Auckland is a unique place; it attracts a diverse range of people with diverse preferences that influence preferences for housing types and locations. In recent years, migration has surged, and the source of migrants has changed from our “traditional” source countries toward China, the Philippines, India and South Africa.

Demand for housing continues to surge, on the back of this strong population growth. But this population is different, ethnically and demographically. Not only is Auckland’s changing face culturally different, with different views on housing, but a greater number of the millennial generation, for instance, are beginning to make housing choices. Yet the current housing stock mostly serves markedly different priorities. Many younger people feel locked out because of a mismatch between preferences and housing. The quarter acre dream is unattainable as land prices have surged.

Although serviceability is better than it has been for over five years, it is well off where it was even eight years ago. This is not to say that first home buyers aren’t in the market and sacrificing the proverbial avocado on toast to save every penny for a deposit. Rather, the ability to save a 20% deposit on a median priced house is around $170K (and around $130K for a lower quartile priced house).

The lack of suitable housing choices that is only now beginning to be addressed is having a considerable impact on the priorities of younger generations.

The median age for marriage continues to rise, more women are building careers in professional services (up 70% in nine years) and other higher-paying industries, and people are delaying starting families. This creates more interim demand for smaller dwellings such as apartments.

But the changing of the guard in terms of culture and age means changing preferences too. More people who want to live, work and play in a central location. Backyard maintenance and long commutes are traded for smaller properties near recreation, retail and hospitality options.

The intensification we are seeing now is beginning to provide for these different preferences. Unlike the build of the early 2000s, we’re now building multi-units including apartments for people who actually live here permanently, who have different priorities and preferences. There is a way to go yet.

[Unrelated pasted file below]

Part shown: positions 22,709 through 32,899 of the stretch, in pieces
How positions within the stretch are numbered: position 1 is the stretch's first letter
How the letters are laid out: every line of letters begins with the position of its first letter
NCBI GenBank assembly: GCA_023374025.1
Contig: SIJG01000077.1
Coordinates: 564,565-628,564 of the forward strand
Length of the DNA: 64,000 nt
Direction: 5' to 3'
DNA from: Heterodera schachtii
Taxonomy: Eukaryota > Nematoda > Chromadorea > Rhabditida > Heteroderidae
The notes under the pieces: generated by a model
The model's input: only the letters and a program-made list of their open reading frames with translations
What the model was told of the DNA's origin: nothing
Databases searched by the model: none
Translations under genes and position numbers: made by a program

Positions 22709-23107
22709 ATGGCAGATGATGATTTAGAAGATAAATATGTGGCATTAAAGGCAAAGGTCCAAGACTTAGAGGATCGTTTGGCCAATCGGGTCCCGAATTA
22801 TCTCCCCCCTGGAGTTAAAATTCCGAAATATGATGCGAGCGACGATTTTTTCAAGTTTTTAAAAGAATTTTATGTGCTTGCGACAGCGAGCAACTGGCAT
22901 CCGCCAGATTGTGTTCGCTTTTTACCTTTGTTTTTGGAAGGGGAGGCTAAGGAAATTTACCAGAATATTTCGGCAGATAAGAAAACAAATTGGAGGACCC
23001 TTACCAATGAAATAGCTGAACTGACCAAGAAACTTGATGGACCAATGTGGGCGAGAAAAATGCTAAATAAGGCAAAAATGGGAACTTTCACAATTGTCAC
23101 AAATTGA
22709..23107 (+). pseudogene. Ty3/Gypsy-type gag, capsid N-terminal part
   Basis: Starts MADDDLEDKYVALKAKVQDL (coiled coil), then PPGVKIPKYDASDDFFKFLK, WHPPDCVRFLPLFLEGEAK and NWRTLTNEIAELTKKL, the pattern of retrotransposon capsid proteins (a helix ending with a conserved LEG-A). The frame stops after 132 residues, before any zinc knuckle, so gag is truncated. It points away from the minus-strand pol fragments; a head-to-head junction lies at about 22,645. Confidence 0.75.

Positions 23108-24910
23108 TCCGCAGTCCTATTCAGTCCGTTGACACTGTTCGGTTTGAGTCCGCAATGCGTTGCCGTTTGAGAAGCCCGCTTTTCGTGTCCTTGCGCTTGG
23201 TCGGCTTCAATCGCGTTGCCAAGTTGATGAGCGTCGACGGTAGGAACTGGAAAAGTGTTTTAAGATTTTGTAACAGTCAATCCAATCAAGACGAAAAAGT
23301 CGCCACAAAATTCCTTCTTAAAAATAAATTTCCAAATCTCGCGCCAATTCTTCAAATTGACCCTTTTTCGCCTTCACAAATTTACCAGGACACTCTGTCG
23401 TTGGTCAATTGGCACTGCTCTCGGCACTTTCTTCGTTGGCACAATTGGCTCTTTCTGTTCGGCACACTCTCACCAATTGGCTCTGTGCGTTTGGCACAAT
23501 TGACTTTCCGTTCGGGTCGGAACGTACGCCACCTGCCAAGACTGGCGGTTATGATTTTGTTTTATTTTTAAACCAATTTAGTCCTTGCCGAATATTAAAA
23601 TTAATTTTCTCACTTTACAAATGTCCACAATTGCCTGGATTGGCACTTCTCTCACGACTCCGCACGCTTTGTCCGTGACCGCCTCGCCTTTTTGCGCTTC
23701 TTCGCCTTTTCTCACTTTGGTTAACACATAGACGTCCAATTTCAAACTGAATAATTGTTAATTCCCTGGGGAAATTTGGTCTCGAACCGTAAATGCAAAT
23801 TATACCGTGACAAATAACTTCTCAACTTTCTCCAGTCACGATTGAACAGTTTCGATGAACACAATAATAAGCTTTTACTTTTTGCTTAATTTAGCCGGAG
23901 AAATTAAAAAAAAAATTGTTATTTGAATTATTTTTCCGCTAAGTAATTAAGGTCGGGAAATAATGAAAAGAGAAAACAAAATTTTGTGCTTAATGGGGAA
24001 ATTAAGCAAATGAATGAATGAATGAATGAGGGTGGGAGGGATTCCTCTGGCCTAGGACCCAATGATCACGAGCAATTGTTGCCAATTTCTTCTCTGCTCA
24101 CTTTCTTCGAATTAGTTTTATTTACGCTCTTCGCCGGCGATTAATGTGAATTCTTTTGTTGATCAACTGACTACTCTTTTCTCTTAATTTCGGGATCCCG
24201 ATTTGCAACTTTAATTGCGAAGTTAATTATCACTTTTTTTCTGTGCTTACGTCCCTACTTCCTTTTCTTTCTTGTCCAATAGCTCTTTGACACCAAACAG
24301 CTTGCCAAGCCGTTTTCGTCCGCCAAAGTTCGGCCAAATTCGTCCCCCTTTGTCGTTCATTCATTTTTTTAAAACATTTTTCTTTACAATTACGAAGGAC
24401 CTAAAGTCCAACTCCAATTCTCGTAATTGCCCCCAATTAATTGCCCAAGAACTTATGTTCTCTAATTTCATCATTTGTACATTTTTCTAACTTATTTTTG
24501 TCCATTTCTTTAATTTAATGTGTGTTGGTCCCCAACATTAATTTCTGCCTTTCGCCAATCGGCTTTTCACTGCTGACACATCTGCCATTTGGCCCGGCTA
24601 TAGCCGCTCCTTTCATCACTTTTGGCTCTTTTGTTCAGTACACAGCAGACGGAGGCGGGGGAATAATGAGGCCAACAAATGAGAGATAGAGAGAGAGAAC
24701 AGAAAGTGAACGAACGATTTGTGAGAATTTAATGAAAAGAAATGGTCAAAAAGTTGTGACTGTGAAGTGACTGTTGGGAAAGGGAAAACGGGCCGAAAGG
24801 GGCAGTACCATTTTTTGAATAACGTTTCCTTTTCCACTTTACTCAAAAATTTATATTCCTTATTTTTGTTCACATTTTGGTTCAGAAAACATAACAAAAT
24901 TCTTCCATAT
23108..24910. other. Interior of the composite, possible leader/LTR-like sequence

* Shyamal Maharaj is an economist, David Norman is chief economist, both at the Auckland Council. This article was first published here.

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"The [] dream is unattainable as land prices have surged."

Land prices surged, because Auckland Council caused them to surge. As a result we build significantly lower numbers of apartments than 10 years ago. Costs are too high for developers to make a good profit in Auckland.


I think you'll find its not the unitary plan that kick started wholesale development of unaffordable apartments - it was developers looking to sell those apartments to overseas buyers.

Its amazing these Auckland council guys come up with this rubbish. It must be nice to live inside such a perfect vaccum where real information doesn't penetrate the lala land they live in.

'This led to a considerable stock of undesirable “shoe box” dwellings being built in the city centre.'

Were they undesirable? There was a demand for them, and the market responded.
The proliferation of apartments has given the CBD a huge lift in vitality, and an economist should be recognising this.

I think he was reasonably clear he meant undesirable to the local, non-transient population to choose as long-term housing.

The economist perhaps didnt elaborate fully there...
I guess they were so similar and customized to the market demand of the time, that when the market turned those apartments were all grouped together with the label 'undesirable' and that label has stuck.
Since then, banks are heavily biased against apartments of a similar style. That bias has been shared with property buyers - if its a challenge for me to finance it then my resale value is going to be stuffed as well.
More recently the benefit of the apartments and that period has become clear, the CBD has some vitality for sure. But the hangover of that market twist is still with us.

Meanwhile in wellington the hangover of buildings that cannot be affordably brought up to earthquake standard will be with us for some time.

How about putting up an effective argument with pros and cons?

You talk of infrastructure costs of greenfields development but neglect to mention the huge cost of upgrading existing infrastructure to cope with intensification.

This include roading, public transport, sewerage and stormwater. Intensification means loss of green space and natural areas to absorb runoff. Auckland has become a nightmare to get around in, every street can be clogged full at just about any time of day. Where was the planning there?

And where is this easy commute you talk of? Long commutes used to mean 30 minutes now it's 90 minutes. So of course people look for alternatives

I would argue that preferences aren't changing as such rather are being forced.